And then corner offices of Gannet and Harte-Hanks were populated with Kinsey-esque managers and the rout was on ... So, today, San Antonio has one daily that is as flimsy and tiny as the local alternative ... And 80% of this happened before ... the internet. All in the name of higher industry profits--not some overwhelming fear of the world wide inter-tubes. So, who's profiting? Certainly not the intellectual vigor of the locals? And certainly not the writers who are all now 'journalism entreprenuers.' The only people who profited are the executives who obsessed over profits, to lard up their own bonus pool ...

You can provide a public service with small profits for a long, long time, but if you demand large ones you will destroy it. Just ask the big banks.

Moral Hazard for Newspapers

There has been talk of bailing out newspapers for months.

But the newspapers have largely driven themselves into the ground with their never-ending drive for higher profits, which led to a reduction in news bureaus, investigation and real reporting, and an increase in reliance on government and corporate press releases.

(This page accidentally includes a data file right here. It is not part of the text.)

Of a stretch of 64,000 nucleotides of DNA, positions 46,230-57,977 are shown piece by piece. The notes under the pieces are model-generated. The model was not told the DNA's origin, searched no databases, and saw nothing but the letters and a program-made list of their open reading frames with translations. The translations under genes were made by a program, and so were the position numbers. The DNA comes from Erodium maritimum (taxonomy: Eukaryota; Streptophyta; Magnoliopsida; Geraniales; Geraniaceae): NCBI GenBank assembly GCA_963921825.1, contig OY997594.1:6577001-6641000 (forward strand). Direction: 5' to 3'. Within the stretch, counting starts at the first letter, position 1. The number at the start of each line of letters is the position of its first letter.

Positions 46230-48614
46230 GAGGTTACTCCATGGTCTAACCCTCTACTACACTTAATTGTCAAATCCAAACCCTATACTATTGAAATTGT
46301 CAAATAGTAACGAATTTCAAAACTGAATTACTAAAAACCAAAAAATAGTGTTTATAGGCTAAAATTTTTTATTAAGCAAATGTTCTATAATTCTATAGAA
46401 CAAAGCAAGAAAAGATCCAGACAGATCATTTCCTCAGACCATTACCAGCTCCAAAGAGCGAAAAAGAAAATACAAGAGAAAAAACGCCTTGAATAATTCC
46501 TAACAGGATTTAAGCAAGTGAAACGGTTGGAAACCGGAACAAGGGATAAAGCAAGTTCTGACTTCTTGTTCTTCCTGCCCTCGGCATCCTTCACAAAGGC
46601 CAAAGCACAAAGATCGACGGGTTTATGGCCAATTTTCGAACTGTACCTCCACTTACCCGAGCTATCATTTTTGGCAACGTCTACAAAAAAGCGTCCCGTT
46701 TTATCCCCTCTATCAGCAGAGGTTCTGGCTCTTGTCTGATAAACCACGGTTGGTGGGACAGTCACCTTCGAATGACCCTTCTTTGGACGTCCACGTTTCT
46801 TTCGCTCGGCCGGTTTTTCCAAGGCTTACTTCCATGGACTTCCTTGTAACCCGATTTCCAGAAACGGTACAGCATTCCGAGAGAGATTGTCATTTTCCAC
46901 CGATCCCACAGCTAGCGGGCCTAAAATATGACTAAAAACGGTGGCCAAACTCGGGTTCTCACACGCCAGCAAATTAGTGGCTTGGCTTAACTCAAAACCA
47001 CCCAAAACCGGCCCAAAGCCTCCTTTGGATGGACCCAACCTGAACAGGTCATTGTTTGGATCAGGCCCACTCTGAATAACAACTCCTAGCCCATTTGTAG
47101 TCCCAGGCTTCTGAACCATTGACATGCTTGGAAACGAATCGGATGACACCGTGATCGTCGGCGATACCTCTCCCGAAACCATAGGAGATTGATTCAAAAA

The newspapers made a speculative gamble that reducing real reporting and replacing it with puff pieces would increase its profits, just as the giant banks made speculative gambles on subprime mortgages, derivatives, and other junk, and largely abandoned the boring, traditional business of depository banking.

Bailing out these newspapers would be a form of moral hazard equivalent to bailing out the giant banks. Instead, we should let the bad gamblers lose, and make room for companies that will actually serve a public need.